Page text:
What You Need to Know Before Your Pet’s Upcoming Surgery
There are many questions about the various aspects of your pet’s surgery, and we hope this information will help. It also explains the decisions you will need to make before your pet’s upcoming surgery.
He has been performing surgery since 1994, from routine spays and neuters, to complicated procedures, as well as emergency surgeries. Safety and a comprehensive pain management are a the top priority.
Is the anesthetic safe?
Here at Pets First we exclusively use Sevofluorine, the safest gas inhalant.
Today’s modern anesthetic monitors have made surgery much safer than in the past. Here at Pets First Veterinary Center, we do a thorough physical exam on your pet before administering anesthetics, to ensure a safe procedure.
Preanesthetic blood testing is important in reducing the risk of anesthesia. Every pet needs blood testing before surgery to ensure that the liver and kidneys can handle the anesthetic. Even apparently healthy animals can have serious organ system problems that cannot be detected without blood testing. If there is a problem, it is much better to find it before it causes anesthetic or surgical complications.
You will need to withhold food for at least 8 to 10 hours before surgery. Water should be accessible for your pet even on the morning of surgery.
Will my pet have stitches?
For many surgeries, we use absorbable sutures underneath the skin. These will dissolve on their own, and do not need to be removed later. Some surgeries, especially tumor removals, do require skin stitches or staples. With either type of suture, you will need to keep an eye on the incision for swelling or discharge.
Most dogs and cats do not lick excessively or chew at the incision, but this is an occasional problem you will also need to watch for. If there are skin sutures, these will usually be removed 10 to 14 days after surgery. You will also need to limit your pet’s activity level for a time and no baths are allowed for the first 10 days after surgery.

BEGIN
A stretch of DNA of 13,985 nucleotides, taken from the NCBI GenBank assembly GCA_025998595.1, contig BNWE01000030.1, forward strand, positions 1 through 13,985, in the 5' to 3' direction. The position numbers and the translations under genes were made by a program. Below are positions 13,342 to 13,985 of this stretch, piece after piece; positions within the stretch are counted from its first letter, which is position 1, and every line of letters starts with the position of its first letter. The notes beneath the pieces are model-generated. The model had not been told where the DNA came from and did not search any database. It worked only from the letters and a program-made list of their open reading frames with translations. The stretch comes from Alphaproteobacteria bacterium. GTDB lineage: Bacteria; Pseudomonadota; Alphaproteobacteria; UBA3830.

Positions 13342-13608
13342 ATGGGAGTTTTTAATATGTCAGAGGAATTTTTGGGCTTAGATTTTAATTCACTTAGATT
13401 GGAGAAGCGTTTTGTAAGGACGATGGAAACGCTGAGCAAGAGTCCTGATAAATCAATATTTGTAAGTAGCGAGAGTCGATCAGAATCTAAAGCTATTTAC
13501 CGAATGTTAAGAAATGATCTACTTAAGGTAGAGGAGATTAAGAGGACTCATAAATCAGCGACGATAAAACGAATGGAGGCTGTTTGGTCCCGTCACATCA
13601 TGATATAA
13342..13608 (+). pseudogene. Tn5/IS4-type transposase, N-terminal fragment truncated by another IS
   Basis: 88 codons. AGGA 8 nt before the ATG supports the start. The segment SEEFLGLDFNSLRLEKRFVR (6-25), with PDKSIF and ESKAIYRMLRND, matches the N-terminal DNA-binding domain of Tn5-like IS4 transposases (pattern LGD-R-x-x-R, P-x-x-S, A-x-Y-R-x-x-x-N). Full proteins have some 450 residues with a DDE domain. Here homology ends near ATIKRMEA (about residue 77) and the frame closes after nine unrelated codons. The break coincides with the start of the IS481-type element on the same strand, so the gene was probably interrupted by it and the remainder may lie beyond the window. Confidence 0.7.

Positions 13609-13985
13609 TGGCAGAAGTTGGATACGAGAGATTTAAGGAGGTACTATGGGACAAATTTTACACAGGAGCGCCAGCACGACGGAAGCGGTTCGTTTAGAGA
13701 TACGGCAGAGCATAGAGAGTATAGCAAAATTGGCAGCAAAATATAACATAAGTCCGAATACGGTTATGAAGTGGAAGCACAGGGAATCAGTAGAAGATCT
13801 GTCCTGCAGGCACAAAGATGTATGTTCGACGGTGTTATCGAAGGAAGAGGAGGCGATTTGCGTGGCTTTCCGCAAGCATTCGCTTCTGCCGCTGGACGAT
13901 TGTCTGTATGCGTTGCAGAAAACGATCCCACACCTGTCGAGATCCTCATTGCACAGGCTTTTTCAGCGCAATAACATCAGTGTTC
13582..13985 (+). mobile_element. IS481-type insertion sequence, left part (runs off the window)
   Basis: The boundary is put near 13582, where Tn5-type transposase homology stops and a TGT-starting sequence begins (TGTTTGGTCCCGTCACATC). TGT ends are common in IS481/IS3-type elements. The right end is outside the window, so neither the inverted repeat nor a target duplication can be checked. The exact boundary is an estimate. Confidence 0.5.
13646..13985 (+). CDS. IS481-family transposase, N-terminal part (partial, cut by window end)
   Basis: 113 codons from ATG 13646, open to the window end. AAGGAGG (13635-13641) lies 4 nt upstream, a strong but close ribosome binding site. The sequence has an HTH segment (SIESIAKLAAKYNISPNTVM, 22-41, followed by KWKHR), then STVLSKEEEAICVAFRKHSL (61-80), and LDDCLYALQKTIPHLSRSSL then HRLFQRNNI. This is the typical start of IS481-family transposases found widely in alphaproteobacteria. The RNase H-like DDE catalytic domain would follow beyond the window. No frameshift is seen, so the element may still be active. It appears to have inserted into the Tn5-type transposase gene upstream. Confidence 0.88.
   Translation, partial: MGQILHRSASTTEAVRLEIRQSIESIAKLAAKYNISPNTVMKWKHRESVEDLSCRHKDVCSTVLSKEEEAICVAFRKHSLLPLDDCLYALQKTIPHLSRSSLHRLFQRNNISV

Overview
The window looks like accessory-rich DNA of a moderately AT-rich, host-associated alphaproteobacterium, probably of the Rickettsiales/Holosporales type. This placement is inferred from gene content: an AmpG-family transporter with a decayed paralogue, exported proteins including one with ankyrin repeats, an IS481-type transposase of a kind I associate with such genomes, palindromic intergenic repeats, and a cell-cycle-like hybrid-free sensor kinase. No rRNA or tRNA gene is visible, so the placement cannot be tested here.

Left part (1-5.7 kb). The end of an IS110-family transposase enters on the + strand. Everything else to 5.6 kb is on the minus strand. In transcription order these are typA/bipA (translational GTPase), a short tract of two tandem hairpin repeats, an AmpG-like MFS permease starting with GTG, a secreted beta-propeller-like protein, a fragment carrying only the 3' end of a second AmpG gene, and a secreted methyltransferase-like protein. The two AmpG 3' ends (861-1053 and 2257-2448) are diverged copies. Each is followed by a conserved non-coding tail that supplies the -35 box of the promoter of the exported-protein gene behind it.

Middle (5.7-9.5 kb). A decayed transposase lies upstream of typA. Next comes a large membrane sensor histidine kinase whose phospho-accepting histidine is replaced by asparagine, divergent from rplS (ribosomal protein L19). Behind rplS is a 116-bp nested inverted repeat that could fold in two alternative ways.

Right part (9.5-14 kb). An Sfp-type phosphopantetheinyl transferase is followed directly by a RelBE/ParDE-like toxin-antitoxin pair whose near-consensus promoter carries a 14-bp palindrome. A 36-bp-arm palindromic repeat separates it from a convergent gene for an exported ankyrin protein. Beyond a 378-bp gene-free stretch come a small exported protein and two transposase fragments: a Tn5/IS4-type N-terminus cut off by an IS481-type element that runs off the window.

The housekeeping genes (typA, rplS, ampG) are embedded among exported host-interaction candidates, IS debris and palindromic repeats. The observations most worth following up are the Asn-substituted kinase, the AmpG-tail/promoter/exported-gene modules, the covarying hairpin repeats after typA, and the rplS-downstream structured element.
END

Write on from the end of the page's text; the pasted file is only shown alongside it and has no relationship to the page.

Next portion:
Routine spays and neuters won’t have sutures that have to be removed, since we use skin glue for the top layer of the skin.
Will my pet be in pain?
Anything that causes pain in people can be expected to cause pain in animals. Pets may not show the same symptoms of pain as people do; they usually don’t whine or cry, but you can be sure they feel it. Pain medications needed will depend on the surgery performed. Major procedures require more pain relief than minor lacerations.
For dogs, we may recommend an oral anti-inflamatory the day after surgery and several days after to lessen the risk of discomfort and swelling. We use newer medications, which are less likely to cause stomach upset and can be given even the morning of surgery.
We believe strongly in pain management, since it will not only provide the comfort needed, but also promotes healing.
What other decisions do I need to make?
While your pet is under anesthesia, it is the ideal time to perform other minor procedures, such as dentistry, ear cleaning, or implanting an identification microchip. If you would like an estimate for these extra services, please call ahead of time. This is especially important if the person dropping the pet off for surgery is not the primary decision maker for the pet’s care.
When you bring your pet in for surgery, we will need to 5 to 10 minutes of time to fill out paperwork and make decisions on the blood testing and other options available. When you pick up your pet after surgery you can also plan to spend about 10 minutes to go over your pet’s home care needs.
We will call you the night before your scheduled surgery appointment, to confirm the time you will be dropping your pet off and to answer any questions you might have. In the meantime, please don’t hesitate to call us with any questions about your pet’s health or surgery.